mountains on the back of the moon," whether true or false, is not meaningless, since its truth or falsity might follow from observations which can be made. But if we say, "Energy is something which could never possibly be perceived, but which manifests itself in heat, light, electrical phenomena, motion, etc.," this will be meaningless if it is supposed to refer to some mysterious entity which has an existence of its own distinct from the heat, light, or other observable phenomena in which it manifests itself. For nothing but the heat, light, etc., could ever be observed, nor for technical reasons of logic is it possible validly to infer its existence from them. The energy just is its manifestations. And all that a statement made by a scientist about an energy which underlies heat and motion can mean is that there is a certain mathematically calculable equivalence between, say, the motion of a body and the heat which replaces it when the body is brought to a stop by friction. The scientist may quite legitimately use the word "energy," but this is all that his statements about it can mean. All that science can do, or aims to do, is to note the regular sequences of observed phenomena, including the equivalences referred to. Likewise the scientist may use such an expression as "attractive force" in gravitation, but this is only a handy way of talking about the observed tendencies of bodies to move towards one another according to certain mathematical formulas. For only the motion can be observed, not the force.
It must not be supposed that this view of scientific conceptions is necessarily unacceptable to the scientists. On the contrary, many scientists are themselves positivists, and not only accept it, but assert it with vigor. But it is not really a scientific question at all. It is a philosophical question. So long as the scientist can pursue his studies of atoms and electrons in his own way, and can by means of them state laws which will enable him to predict the future, it is of no importance to him whether they are fictions or solid realities.
One of the great ideas of the logical positivists—in which they agree with Comte—is that all metaphysical statements are meaningless. Their philosophical opponents are fond of saying that positivism itself implies, or rests upon, an unconscious metaaphysics. Whether this is true or not depends upon what meaning one gives to the word "metaphysics." If a metaphysical idea is defined as one which refers to some hidden, forever unobservable "ultimate" reality, then it is probably true that positivism neither has nor implies any metaphysics. But if the term means only a general view of the nature of the world, a Weltanschauung, then positivism does imply a metaphysics, whether positivists are aware of the fact or not, whether they deny it or not. They must have a metaphysics in this sense because every thinking human being has one. And the nature of their view of the world is not hard to discern. It is the same as Hume's and Vaihinger's. The world is nothing but a stream of events. It is nonsense to talk of any purpose, order, or meaning in it. It is the function of science and mathematics, which alone are knowledge, to predict from one set of senseless events what the succeeding set of senseless events will be.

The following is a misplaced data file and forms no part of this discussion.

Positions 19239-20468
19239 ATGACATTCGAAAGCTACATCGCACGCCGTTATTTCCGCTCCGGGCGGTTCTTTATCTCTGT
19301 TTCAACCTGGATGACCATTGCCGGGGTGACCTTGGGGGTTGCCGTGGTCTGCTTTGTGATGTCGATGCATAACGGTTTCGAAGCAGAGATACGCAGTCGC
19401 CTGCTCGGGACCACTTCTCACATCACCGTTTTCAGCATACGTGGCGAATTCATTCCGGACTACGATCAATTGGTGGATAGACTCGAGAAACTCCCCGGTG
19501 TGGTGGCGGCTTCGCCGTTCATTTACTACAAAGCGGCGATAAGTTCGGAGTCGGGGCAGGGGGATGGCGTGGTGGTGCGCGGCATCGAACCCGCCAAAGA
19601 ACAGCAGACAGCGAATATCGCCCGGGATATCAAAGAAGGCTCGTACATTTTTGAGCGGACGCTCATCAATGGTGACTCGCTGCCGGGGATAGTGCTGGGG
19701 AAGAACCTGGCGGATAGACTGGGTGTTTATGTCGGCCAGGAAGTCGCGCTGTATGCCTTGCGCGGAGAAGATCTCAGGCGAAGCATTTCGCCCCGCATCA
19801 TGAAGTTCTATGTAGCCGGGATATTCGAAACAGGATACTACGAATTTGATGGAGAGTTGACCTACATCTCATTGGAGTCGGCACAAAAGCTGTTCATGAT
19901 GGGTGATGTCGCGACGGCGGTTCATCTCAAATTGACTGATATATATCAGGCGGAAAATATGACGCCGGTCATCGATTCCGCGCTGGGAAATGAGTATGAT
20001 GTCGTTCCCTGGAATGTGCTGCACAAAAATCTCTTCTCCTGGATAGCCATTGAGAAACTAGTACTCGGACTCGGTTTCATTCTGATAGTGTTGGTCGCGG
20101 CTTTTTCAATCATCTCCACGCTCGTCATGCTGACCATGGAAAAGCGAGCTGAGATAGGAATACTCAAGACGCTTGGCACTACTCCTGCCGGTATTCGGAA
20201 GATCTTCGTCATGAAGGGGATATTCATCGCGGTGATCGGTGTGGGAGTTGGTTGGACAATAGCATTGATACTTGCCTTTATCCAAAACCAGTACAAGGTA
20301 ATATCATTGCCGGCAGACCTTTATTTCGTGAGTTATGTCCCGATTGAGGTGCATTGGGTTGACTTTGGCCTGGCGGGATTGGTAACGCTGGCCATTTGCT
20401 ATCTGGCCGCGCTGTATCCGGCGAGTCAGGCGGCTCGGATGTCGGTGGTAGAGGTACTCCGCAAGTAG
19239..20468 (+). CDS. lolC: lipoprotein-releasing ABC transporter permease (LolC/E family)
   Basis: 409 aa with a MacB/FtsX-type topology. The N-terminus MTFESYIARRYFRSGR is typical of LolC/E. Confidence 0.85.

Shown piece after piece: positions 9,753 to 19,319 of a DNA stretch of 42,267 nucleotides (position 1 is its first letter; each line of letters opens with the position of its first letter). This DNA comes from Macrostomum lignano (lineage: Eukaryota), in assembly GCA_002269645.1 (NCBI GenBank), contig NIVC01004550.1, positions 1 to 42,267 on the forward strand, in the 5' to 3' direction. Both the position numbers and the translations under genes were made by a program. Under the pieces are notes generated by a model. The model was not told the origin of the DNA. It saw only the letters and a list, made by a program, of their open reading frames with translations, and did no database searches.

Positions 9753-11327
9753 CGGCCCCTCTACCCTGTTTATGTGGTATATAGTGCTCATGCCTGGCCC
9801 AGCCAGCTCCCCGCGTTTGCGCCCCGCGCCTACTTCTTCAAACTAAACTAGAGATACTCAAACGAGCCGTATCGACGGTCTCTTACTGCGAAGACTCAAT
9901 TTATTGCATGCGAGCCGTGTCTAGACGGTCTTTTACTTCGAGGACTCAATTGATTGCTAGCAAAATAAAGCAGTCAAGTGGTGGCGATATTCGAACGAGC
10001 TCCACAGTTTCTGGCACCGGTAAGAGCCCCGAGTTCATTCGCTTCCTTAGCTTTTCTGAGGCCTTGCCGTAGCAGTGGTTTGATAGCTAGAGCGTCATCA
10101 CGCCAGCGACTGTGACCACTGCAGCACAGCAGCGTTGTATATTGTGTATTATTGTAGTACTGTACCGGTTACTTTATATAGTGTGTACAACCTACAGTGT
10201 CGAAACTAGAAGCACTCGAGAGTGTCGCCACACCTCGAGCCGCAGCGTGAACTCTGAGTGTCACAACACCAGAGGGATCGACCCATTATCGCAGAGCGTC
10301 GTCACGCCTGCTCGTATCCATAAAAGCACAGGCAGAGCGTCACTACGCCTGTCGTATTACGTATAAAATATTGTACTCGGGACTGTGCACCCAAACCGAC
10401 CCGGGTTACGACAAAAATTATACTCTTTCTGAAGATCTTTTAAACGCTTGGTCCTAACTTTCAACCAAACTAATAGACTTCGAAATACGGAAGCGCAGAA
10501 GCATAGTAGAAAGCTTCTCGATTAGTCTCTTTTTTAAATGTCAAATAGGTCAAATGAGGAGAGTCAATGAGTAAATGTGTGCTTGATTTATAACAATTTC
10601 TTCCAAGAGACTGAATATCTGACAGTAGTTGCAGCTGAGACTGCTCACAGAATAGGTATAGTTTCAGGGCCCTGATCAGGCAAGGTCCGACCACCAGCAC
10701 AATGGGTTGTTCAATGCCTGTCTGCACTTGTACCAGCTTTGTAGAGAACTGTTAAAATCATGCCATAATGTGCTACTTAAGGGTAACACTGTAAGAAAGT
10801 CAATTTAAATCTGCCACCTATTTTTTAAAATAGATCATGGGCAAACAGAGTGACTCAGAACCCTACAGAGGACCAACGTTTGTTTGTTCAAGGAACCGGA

That the view of the world which is the inner meaning of currrent positivism is simply the modern Weltanschauung is made abundantly clear by the views of positivists on ethics and the theory of value. Consider the ethical statement, "Murder is wrong." How, asks the positivist, can you verify this by any conceivable observation? If a murder has been committed, there will have been a lot of facts about it which could have been observed if anyone were present. He might have seen the murderer raise the gun, point it, pull the trigger. He might have heard the explosion. He might have seen the victim fall to the ground and the blood ooze from his chest. But he could not have observed the wrongness of the action. Do you see, hear, or smell, wrongness? It is plainly unobservable. It cannot be verified either directly or indirectly. Therefore the sentence, "Murder is wrong," is meaningless.
Why then do people say such things? Because although they are meaningless in the sense that they do not state facts and cannot therefore be either true or false, yet they do express the feelings of those who utter them. To quote a prominent British positivist, Professor A. J. Ayer: "If I say to someone 'You acted wrongly in stealing that money, I am not stating anything more than if I had simply said 'You stole that money.' In adding that this action is wrong I am not making any further statement about it. I am simply evincing my moral disapproval of it. It is as if I had said 'You stole that money' in a peculiar tone of horror, or written it with the addition of some special exclamation marks. The tone, or the exclamation marks, adds nothing to the literal meaning of the sentence. It merely serves to show that the expression of it is attended by certain feelings in the speaker."